The redesigned 2020 Defender, unveiled this morning at the Frankfurt auto show and due to arrive at U.S. dealerships next spring, returns to the Land Rover lineup a range of rugged, no-compromise off-road vehicles that are closer to the brand's utilitarian roots.
Land Rover believes the reborn Defender — a nameplate that has not been offered to U.S. consumers since its 1997 model year — will help the automaker regain lost territory by reaching out to buyers who want a nonluxury, go-anywhere vehicle designed to take a pounding in extreme terrain.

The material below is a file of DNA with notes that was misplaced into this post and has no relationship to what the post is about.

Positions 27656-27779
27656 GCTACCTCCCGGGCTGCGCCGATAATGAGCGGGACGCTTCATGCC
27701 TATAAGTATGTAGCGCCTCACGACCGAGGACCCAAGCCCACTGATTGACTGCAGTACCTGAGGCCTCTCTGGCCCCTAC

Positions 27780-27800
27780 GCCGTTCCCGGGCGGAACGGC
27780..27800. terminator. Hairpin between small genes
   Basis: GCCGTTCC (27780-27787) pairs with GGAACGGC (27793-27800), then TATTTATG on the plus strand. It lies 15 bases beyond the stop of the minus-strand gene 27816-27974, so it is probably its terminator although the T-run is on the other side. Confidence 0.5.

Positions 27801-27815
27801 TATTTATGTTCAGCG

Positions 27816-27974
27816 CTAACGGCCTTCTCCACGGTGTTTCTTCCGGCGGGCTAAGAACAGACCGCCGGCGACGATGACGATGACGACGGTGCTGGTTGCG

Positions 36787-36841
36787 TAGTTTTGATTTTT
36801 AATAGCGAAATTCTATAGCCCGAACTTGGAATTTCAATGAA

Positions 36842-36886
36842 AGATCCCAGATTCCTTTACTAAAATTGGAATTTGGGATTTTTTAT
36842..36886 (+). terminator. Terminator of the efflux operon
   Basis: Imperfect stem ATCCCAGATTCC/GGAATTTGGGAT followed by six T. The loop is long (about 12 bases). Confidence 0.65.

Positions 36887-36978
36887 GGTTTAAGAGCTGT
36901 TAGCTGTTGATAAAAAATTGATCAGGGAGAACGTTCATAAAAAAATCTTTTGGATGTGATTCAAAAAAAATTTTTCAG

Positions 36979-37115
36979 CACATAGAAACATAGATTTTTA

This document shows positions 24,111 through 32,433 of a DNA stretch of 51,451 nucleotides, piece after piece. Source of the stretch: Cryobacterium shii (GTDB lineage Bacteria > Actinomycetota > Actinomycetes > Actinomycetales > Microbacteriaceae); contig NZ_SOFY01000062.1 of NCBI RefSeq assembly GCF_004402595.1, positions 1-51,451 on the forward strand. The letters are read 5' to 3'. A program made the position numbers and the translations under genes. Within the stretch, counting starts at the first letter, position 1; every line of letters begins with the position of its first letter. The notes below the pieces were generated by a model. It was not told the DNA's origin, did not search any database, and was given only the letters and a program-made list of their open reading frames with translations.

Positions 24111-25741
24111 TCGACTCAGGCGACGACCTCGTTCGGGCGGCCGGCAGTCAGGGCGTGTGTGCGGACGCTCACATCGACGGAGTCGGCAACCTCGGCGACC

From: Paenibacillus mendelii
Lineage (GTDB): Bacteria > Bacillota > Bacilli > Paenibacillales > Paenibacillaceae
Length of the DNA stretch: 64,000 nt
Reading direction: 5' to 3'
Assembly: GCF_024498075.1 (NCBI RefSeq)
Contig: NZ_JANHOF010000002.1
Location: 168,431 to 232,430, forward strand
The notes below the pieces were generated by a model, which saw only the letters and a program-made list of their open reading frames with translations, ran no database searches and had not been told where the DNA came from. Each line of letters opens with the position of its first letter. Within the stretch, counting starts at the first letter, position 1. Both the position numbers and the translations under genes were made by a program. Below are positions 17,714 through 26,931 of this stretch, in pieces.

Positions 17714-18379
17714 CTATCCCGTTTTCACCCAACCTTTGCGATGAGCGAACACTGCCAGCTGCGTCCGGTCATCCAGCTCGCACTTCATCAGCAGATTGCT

Rover's U.S. dealers are counting on the same thing.
Most of the vehicles in their lineup retain Land Rover's off-road capability, but they tilt heavily toward luxury. But few Land Rover drivers veer far into the weeds in their Range Rovers, Velars and Discoveries. Land Rover officials hope the new Defender will give them reason to do it.
Land Rover originally was developed as little more than a farm implement. It could be hosed out and put away wet. For U.S. fans of the rugged Defender, it has been a 22-year wait for the new model that can be treated the same way now.
"There is a lot of pent-up demand for this car. We get inquiries every day," says Long Island Land Rover dealer Michael Levitan. His store displayed several Land Rover vehicles at the Hampton Classic, one of the nation's largest horse shows, and store staff there were quizzed repeatedly by customers about the Defender, Levitan said.